Craig Blundell, the busiest drummer around, talks to The Rhythm Studio about drum clinics, DVD projects, live drum n bass with his band External Unit, and his childhood heroes.
You're involved in so many different projects: drum clinics, sessions, your own drum 'n bass project and dvds… which part of your job do you enjoy the most?
I get the kick out of drum clinics, imparting knowledge and making better drummers out there. It's nice doing sessions, it's great to put a CD on and listen back to yourself, but I get my main kick out of doing drum clinics because I love inspiring people.
How did External Unit, your live drum 'n bass project, come about?
I was doing some online drum tutorials called Lick Library and I met the guys from the band, one of whom was a film editor and the other a sound engineer. They'd auditioned over 20 drummers and they couldn't find anybody at all. I was in there recording with them, I played with them and I took a minidisk home and had a listen - it really was a question of being in the right place at the right time, and it's my dream project, it's what I love playing now.
Have you had to adapt your equipment in any way to get that drum 'n bass sound?
Definitely - a smaller bass drum tuned high, more snares, lots of "white-noise" cymbals. I've started stacking cymbals to get that really clear edge. I use smaller hi hats as well, only 8" or 10".
What was the inspiration behind the Two World Collide DVD you have been working on?
I got bored of watching basic drumming DVDs because so many of them have gone too ses up and down marching parade grounds and I'm rehearsing with Swedish metal bands. It shows all the rehearsals, we see Adrian's first rehearsal with External Unit and then the last rehearsal before a gig six months later. We also go on the road to two big drum festivals where we film both live clinics - Adrian doing two of my tracks and me doing two of Adrian's tracks. It looks at how wetraight-forward and pre-produced. I think it's really important to see the starting point, and then to show how that player got to that place. What we're trying to do is a documentary. I met up with Adrian Erlandsson about two years ago and I was blown away with his playing and I told him that I had always wanted to play metal. I was really into Slayer as a kid but never went down that road. He replied that he wanted to learn jazz, funk and drum 'n bass - he's not a choppy player, he never had lessons about rudiments. So we thought why don't we swap over for six months, taking over each other's roles and try and come out at the end of it playing each other's jobs. In the documentary we go back to each other's roots: he goes to the Royal Marines and learns all the chops and go approached each genre of music over the six month period, and shows that even the pros have off days, play badly, struggle, and have to get across hurdles. You see Adrian onstage in front of 20,000 people but you also learn what it's taken him to get there.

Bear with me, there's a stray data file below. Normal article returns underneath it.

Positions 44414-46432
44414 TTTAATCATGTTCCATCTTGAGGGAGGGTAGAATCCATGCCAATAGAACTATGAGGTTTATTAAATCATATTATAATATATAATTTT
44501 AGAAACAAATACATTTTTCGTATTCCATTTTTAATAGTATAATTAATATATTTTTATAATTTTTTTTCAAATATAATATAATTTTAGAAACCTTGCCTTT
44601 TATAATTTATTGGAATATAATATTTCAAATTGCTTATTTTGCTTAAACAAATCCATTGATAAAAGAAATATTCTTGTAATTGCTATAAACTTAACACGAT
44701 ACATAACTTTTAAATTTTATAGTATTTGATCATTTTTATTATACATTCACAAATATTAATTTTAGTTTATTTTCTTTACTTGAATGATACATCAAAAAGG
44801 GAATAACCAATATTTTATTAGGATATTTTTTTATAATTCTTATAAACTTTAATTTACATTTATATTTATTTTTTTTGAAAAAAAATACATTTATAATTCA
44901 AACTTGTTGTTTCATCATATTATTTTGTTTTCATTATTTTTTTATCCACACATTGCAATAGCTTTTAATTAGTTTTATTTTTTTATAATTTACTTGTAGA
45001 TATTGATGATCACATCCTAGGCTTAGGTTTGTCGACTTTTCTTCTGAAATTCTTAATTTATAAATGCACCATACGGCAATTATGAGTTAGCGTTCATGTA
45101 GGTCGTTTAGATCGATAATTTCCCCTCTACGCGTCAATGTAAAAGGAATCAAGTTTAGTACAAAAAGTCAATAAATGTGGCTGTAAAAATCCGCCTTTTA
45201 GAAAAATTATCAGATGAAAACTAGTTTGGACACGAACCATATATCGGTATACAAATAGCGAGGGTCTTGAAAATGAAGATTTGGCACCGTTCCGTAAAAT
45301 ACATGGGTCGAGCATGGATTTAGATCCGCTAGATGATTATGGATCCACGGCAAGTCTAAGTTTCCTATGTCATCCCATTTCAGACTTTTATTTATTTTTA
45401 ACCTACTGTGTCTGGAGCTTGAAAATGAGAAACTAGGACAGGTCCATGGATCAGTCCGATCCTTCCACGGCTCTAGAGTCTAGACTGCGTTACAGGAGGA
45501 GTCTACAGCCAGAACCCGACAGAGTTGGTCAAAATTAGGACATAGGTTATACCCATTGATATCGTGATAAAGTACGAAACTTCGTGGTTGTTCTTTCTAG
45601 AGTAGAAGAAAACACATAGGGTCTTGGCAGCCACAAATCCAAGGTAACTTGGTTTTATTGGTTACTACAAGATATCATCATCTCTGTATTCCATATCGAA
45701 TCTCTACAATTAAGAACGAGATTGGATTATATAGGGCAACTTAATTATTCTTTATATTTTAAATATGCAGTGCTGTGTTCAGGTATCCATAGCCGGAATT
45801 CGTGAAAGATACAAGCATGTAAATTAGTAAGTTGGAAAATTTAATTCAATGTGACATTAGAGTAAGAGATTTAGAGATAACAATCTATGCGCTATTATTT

Have you worked on any particularly memorable gigs?
Bruce Dickinson was amazing, he was my hero cause I was a real Iron Maidon fan as a kid. Also, Working with Mike Rutherford (Genesis) who is another hero of mine was just mad. I do a lot of clinic these days as well and playing alongside people like John Blackwell, Billy Cobham and Dave Garibaldi is a mini-dream for me.
Did you always know you wanted to go down the session and clinic route?
Yes. When I came out of the Royal Marines I struggled work-wise for a long time and then basically I thought, I love to talk about drums so why not do it onstage, chatting to people openly and honestly about how I approach my playing. I've worked really hard, practising so much to get to a stage where I feel like I can impart knowledge and people can listen get something out of it.
Which drummers inspired you when you were growing up?
I was a massive Buddy Rich fan, also I was into prog stuff, Neil Peart of Rush and that sort of thing. Billy Cobham, Gene Krupa and a lot of the big band stuff really. I was kind of brought up on that and sixties swing. The Beatles too, less is more, lay it down, bread-and-butter gigs really inspired me.
Are there any drummers or bands that you are really into at the moment?
Marco Minnemann, he's a great guy and a close friend and his playing is brilliant and the other one is another friend, Stanton Moore, who plays back to basics New Orleans swing. Marco is pushing boundaries and really out there in terms of technical expertise. Stanton can play a drum solo for an hour and have you tapping your feet right the way through which is incredible.
We've already talked about the DVD, is there anything else exciting coming up?
The next thing is getting the External Unit album out and then we'll go out and play it live. It only started off as a fun project but now it's got quite serious and there are a lot of people who want to hear it and see it live too. I am really proud of what we're doing live cause I don't think anyone is putting together that sort of dark, hooky riff drum 'n bass together on the stage at the moment.